- Tax expenditures (including deductions and exemptions as well as an array of tax credits) substitute for spending programs that reduce (and thus redistribute) the tax burden; they sum to more than $1.5 trillion based on OMB budget outlay estimates for fiscal year 2018, roughly equivalent to what is collected with the federal income tax. 28% of these benefits accrue to households in the top 1% of income levels and 50% benefit the top 10% of such households.
- Little in the way of base broadening is offered in the bill passed by the U.S. Senate. Only limits on state and local government tax deductions are addressed in the Senate bill. According to the U.S Treasury Department, they account for less than $100 billion of foregone tax revenue.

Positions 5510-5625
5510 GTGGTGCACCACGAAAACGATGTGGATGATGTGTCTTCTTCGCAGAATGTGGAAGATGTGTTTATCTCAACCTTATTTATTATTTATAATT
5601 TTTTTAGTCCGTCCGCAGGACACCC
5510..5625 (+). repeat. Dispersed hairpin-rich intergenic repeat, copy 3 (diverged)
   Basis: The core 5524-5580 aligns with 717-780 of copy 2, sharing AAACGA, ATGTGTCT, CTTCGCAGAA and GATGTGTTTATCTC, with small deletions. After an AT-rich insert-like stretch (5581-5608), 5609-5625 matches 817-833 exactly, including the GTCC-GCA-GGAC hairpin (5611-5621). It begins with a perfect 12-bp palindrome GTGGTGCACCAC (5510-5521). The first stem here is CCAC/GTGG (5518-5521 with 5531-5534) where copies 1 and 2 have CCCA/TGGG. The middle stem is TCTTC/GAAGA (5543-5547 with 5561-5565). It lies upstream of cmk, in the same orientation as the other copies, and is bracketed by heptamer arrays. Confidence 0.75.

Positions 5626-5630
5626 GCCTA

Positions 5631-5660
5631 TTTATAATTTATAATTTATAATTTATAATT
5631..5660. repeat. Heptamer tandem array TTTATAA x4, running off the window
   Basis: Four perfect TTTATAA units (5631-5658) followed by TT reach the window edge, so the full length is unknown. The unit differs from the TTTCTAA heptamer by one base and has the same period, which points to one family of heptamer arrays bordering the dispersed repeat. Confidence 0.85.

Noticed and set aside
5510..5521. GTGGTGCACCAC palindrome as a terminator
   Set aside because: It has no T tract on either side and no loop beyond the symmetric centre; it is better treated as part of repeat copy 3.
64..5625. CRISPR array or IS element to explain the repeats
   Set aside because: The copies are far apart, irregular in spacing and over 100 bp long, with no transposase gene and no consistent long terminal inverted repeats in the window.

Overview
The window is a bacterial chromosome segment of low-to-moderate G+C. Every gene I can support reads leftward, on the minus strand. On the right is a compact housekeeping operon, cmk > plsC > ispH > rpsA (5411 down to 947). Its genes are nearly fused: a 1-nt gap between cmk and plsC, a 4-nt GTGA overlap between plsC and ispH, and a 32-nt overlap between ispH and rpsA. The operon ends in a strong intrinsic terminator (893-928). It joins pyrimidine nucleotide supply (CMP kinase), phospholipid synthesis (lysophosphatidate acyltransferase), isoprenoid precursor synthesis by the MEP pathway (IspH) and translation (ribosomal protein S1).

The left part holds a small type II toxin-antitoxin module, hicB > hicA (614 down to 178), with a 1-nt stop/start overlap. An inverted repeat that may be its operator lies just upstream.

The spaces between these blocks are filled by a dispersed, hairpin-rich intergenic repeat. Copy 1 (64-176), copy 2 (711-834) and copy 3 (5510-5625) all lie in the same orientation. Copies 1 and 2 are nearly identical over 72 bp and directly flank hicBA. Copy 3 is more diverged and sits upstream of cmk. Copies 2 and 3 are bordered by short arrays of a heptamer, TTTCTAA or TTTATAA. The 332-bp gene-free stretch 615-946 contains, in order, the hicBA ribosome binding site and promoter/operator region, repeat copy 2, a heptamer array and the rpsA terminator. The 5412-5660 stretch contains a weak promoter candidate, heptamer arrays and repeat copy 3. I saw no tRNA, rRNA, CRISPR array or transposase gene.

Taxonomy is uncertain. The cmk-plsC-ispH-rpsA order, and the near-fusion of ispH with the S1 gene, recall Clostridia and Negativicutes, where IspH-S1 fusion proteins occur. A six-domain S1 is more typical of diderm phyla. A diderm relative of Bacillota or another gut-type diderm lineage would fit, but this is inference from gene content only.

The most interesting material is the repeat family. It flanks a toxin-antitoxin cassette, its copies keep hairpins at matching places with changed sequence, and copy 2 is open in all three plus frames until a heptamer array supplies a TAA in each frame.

Clearly, the existing tax structure falls far short of a “good” system, which I describe below. Tax reform is clearly needed, though not necessarily the one(s), as far as anyone can tell, that are presently under consideration. The first Chancellor of Germany Otto von Bismarck noted that “Laws are like sausages, it is better not to see them being made.” Economist Eugene Steuerle further argues that “It is never truer than with tax legislation, and Tax Cuts and Jobs Act is no exception.”
Shared Principles and Values